We've seen pig brains reanimated post-mortem and kept alive for hours. Now scientists from Japan have taken tiny slivers of mouse brain tissue, and kept it alive and viable for 25 days, isolated in a culture.
This has greatly increased the timeframe that isolated brain tissue can maintain its functions, from days to weeks - which in turn could vastly improve research into therapeutic drugs.
The key to the team's success was a new method of keeping tissue alive - which involved combining a special type of membrane with a modified microfluidic device.
Microfluidic devices use tiny channels for delivering fluid to tissues, and they have distinct advantages over regular culture dishes for ex vivo tissue experiments.
In addition to the precision of fluid delivery, they're more customisable, can mimic certain cell behaviours, and require smaller sample volumes, which makes it easier to study cell interactions.
But the thing about studying how systems in our bodies react to things is that a few days just isn't enough to see long-term effects. This is where our current methods using microfluidic devices for keeping these cellular systems alive fall short.
The problem is maintaining a balance. These tissues dry out quickly, so you need to keep the system flushed with moisture and nutrients with a wet culture medium; but too much moisture prevents the cells from exchanging the gases the tissue needs to survive, essentially drowning it.
And it's this problem that the team set out to solve with their new system.
The device, as a supervillain would say, is genius in its simplicity. It consists of a semi-permeable microfluidic channel, surrounded by a permeable artificial membrane and solid walls. These solid walls are made of polydimethylsiloxane, an organosilicon polymer commonly used in microfluidic devices.
So, rather than the tissue sitting constantly in a bath of culture medium, the fluid circulated through the channel and passed through the permeable membrane to keep the tissue moist while still allowing gases to be exchanged between the cells.
However simple it sounds, though, the researchers said it was not so easy to pull off.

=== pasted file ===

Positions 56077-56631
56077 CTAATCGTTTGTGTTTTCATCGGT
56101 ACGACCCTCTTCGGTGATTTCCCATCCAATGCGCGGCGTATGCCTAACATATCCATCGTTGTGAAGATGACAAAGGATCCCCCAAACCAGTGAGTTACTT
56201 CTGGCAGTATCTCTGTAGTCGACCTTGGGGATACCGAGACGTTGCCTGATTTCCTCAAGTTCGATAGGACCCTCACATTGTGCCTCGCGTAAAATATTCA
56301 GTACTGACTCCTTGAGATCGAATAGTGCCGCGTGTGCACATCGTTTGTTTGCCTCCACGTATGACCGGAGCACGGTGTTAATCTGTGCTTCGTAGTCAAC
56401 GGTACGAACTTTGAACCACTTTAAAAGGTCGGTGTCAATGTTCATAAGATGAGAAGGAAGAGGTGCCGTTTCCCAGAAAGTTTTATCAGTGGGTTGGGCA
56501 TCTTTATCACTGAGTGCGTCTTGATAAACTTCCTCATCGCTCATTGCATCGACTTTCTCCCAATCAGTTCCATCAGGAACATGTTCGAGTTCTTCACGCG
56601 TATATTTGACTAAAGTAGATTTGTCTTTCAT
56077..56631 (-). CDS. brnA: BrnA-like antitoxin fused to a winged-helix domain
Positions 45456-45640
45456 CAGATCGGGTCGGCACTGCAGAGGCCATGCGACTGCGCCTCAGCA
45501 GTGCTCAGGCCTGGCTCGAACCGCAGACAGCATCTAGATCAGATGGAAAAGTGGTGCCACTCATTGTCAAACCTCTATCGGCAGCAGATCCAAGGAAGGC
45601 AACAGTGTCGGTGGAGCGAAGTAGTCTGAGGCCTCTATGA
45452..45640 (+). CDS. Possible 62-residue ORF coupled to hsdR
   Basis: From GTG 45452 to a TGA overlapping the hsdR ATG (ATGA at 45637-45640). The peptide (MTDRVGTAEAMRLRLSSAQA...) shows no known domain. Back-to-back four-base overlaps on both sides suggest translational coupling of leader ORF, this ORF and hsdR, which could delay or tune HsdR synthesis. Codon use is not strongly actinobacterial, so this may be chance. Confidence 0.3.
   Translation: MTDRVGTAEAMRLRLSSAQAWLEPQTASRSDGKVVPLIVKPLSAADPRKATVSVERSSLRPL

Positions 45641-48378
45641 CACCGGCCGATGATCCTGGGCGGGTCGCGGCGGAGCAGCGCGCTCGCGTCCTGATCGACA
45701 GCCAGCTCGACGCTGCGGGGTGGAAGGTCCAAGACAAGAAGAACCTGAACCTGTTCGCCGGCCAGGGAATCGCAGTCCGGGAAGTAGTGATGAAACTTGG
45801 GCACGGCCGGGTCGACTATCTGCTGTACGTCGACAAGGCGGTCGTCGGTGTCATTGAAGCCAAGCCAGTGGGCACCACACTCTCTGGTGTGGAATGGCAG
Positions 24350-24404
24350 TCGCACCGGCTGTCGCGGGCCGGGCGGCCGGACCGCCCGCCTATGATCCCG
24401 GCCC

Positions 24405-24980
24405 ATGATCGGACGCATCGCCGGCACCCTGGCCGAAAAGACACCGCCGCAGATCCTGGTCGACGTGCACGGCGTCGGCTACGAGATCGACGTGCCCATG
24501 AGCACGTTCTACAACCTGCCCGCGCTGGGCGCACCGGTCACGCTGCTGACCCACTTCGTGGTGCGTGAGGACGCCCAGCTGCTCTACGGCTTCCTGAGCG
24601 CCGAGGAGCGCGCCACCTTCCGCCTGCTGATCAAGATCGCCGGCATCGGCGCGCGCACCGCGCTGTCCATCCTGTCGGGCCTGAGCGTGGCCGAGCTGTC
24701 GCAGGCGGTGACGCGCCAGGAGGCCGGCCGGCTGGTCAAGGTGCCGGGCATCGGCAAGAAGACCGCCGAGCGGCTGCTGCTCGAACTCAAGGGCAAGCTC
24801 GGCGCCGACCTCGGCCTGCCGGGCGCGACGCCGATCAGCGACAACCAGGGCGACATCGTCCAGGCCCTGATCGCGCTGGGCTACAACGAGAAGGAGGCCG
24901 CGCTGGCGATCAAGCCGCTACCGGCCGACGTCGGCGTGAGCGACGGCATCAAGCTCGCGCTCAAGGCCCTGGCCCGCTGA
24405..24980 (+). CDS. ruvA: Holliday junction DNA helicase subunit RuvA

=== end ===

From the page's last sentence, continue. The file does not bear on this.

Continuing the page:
"Controlling the medium flow was difficult because the microchannel that formed between the PDMS walls and the porous membrane was unusual," said biochemist Nobutoshi Ota of the RIKEN Center for Biosystems Dynamics Research.
"However, we had success after trial and error modifications to the porous membrane and adjustments of the inlet/outlet flow rates."
The team used a tiny piece of brain called the suprachiasmatic nucleus (SCN), responsible in mammals for maintaining the circadian clock and biological rhythms. The neuronal cells in the SCN exchange and synchronise phase information by moving peptides and small molecules between cells, which makes the SCN ideal for studying cell interactions.
The mice they harvested these SCNs from had been genetically edited so that circadian rhythm activity in the brain was linked to the production of a fluorescent protein; so when all is working as it should, the tissue fluoresces.
And fluoresce it did, for 25 days, the researchers said, compared to their control of the same tissue in a more conventional culture dish. After 10 hours, activity in the control had already declined by 6 percent.
And the only reason the tissue in the experimental system only lasted 25 days is because that was the cut-off time for the experiment. The researchers expected that it could have lasted over 100 days.
That is what they plan to try for their next experiment. They believe that it could be used for all organ tissues, not just brains. And there's potential for lab-grown human organs, too.
"This method can be used for more than explanted tissues from animals," Ota said.
"It will also improve research into organogenesis through long-term culturing and observation which is necessary for growing tissue and organs."
The research has been published in Analytical Sciences.